While the permanence of the tax cuts are a divisive issue between the two parties, consumers, for the time being, can count on seeing lower tax rates. However, in a recent ABCNEWS/Washington Post poll, 55 percent of Americans favor reducing the tax cut to keep the budget balanced. Despite varying opinions on the need for a tax cut, consumers are the beneficiaries with more money in their paychecks and less money withheld from them.
White House to Your House: In terms of one's own personal finances, these tax breaks are in place to encourage consumer spending. Stay tuned for an extended debate on taxes, with both parties vying for voter support of their proposals.
Protecting Your 401(k) and Pensions: In the wake of the Enron debacle, the nation's largest ever bankruptcy, thousands of its employees were left without retirement plans prompting Bush to call for the need to enact new safeguards for 401(k) and pension plans.
More than 40 million employees have access to corporate 401(k) savings plans, representing nearly $2 trillion in assets. Enron proved why employees need to be well versed on their retirement savings.
The Democratic response, delivered by House Minority Leader Dick Gephardt, went even further with regards to retirement protection. Gephardt voiced support for a universal pension system that would follow workers from job to job and protect them from "the next Enron."
White House to Your House: Look for Bush and Congress to propose legislation that may limit the amount of company stock permitted in 401(k) plans. In addition, the president spoke of a need for corporate America to be made more accountable to employees and shareholders. These sentiments are likely to usher in accounting standards and disclosure requirements-both good things for the American consumer.
Retirement Security: Retirement security, as Bush stated, also "depends upon keeping the commitments of Social Security."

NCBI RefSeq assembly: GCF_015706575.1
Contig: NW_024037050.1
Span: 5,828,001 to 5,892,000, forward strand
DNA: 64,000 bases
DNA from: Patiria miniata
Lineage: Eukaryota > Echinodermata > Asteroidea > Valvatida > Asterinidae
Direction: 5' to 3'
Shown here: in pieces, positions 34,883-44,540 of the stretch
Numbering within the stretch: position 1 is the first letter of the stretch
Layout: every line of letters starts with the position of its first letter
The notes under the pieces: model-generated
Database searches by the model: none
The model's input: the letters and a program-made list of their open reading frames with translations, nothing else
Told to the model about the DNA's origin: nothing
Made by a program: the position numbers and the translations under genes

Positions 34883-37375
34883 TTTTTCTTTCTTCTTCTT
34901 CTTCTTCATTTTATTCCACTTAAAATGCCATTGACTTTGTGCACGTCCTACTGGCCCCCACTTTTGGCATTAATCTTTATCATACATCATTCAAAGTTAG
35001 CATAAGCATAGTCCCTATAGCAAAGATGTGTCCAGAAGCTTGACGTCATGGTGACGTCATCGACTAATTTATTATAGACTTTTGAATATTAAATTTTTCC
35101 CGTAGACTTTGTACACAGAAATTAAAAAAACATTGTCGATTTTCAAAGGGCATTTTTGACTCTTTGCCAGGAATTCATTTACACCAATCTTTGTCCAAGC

Between 2010 and 2030, the number of elderly Americans will rise by 82 percent, while the working age population will grow by just 5 percent. This equates to a severe strain on the resources for social security and a wide disparity between the money taken out and the money coming in. In line with Bush's theme of job creation, he also indicated that a good job should lead to security in retirement.
White House to Your House: In this vein, Bush suggested allowing younger workers to set up personal retirement accounts. These personal retirement accounts are germane to the controversial issue of privatizing social security-another issue that is sure to be discussed in coming months. Whether it is a Democrat or Republican proposal or bill, partisanship will most likely take a back seat, as it is doing in many of the president's other initiatives, to an expanded safeguard of employee retirement assets.
Mellody Hobson, president of Ariel Capital Management in Chicago, is GoodMorning America's personal finance expert. Click here to visit her Web site, Ariel Mutual Funds.com. Ariel associates Matthew Yale and Anne Roche contributed to this report.